In Master Quest, there's a glitch that allows you to get through the locked boss door of the Water Temple using a jump attack. And, since the Longshot was moved to a room you can get into almost immediately after entering the level and you'll be done in less than 10 minutes (you'll probably spend more time on the boss than on the level itself).
In the sink hole alongside the Castle gate there is a Gold Skulltula which you can kill, catch its token with the boomerang, and then go to the exit before the game can register that the Gold Skulltula has been killed while you still get to keep the token you received. As frustrating as it can be to find all the Gold Skulltula in the game this can be quite a relief for gamers who just want to get the 100 Skulltula requirement out of the way as fast as possible.
Catch something in a bottle. Just as the bottle comes in contact with the bug, fairy, fish or whatever, pause the game and switch the bottle with a different item. This will replace that item with a bottle, permanently. While it can make certain quests or the game itself Unwinnable by Mistake if you lose an important item, there are many items you can safely trade in that way.
The Redeads in Hyrule Castle Town can't paralyze you with their scream because the pre-rendered background won't allow the camera to zoom in when they do it.
It's hard to imagine looking back on it today, but many of the game's dungeons and levels were quite mind-blowing to first-time players. The Shadow Temple's ghost ships come to mind: the temple itself is creepy enough without this boat appearing. You board it, and it moves. Suddenly, Stalfos! You begin to fight them, exchange a few blows, when the entire boat starts to tremble and shake! What is going on? Games don't do this! Holy shit, it's sinking! I'm going to die! How the hell do I get off?!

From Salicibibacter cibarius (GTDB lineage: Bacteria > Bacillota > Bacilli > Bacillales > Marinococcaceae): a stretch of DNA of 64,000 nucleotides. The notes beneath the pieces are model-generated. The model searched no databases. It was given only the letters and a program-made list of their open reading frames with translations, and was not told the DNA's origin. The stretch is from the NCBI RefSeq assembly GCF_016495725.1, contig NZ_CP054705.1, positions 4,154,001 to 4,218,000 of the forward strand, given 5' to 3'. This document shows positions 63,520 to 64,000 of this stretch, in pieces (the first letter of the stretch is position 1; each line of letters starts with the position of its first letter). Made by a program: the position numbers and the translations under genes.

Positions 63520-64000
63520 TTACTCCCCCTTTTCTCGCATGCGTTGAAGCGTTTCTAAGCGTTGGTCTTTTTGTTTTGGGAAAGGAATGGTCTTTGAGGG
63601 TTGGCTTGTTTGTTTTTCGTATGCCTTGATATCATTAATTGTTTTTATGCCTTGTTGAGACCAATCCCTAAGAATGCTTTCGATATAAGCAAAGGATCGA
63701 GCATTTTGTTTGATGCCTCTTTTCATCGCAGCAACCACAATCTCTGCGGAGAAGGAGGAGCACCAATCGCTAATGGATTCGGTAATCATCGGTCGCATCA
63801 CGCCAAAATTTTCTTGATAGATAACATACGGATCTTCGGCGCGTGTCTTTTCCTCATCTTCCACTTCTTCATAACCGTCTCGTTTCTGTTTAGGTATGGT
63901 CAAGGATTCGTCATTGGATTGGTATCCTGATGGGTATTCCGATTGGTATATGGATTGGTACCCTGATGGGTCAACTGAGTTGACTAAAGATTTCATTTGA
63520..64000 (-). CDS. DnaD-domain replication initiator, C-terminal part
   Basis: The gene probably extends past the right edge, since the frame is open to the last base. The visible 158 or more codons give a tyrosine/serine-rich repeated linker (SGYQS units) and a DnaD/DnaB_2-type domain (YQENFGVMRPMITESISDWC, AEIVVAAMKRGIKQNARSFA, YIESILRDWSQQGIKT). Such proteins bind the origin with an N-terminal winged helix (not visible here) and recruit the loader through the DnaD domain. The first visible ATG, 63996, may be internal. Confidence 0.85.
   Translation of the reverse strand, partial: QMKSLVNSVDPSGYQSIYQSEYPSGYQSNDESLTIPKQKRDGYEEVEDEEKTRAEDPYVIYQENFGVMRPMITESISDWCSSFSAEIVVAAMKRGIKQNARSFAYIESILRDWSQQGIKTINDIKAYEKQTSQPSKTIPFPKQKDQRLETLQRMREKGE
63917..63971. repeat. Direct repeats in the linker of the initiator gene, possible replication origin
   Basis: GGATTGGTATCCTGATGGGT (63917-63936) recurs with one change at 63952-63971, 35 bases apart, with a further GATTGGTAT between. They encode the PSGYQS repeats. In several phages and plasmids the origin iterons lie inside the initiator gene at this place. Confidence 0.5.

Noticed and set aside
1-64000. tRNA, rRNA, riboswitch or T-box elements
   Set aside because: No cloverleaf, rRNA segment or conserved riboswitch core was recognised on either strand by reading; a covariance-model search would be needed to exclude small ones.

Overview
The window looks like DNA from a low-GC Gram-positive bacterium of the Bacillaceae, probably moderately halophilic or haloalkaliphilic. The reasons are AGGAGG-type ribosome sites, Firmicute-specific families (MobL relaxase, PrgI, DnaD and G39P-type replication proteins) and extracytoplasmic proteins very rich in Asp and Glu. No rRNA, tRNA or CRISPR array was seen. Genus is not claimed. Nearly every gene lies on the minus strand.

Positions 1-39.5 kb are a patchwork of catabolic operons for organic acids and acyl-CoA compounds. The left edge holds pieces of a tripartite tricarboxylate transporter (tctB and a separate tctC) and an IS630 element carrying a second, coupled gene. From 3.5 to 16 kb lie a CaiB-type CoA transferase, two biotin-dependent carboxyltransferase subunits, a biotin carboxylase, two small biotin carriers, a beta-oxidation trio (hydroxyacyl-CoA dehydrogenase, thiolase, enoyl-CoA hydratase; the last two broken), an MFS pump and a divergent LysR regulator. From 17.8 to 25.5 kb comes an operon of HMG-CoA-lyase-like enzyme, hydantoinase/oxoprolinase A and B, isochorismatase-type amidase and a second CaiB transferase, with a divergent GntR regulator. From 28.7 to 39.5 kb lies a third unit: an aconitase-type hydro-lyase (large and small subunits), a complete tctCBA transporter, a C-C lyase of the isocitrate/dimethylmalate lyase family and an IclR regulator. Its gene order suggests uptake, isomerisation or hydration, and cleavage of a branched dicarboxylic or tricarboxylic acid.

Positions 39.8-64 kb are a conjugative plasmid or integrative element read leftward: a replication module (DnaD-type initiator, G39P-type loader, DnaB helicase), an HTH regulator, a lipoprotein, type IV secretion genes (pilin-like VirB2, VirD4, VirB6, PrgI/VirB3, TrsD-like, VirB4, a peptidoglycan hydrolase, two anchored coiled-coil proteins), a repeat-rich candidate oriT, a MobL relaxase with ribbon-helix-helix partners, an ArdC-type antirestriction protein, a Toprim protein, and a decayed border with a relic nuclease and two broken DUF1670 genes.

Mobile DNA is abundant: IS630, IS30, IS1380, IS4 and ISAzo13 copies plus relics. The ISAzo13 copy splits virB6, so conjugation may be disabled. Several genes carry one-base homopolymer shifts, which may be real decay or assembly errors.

The boss battles were also made to wow players, what with each having spectacular set-pieces and creature designs as well as clever strategies. The Final Bossstill regularly pops up on Top Ten Lists for "Greatest Boss Battles of All Time".
As usual in the Zelda series, the whole climax, from Sheik's reveal to the "The End" screen. Make sure you have time to spare, because your hands will be glued to the controller (or to the 3DS) the whole way through.
Using the Gold Gauntlets. Link picks a pillar that's several stories tall and tosses it away like it's made of cardboard.
Hype Backlash: Due to the countless praises heaped upon this game, it's rather to be expected, especially because video games age more noticeably than any other medium. There are two demographics in particular who go through this: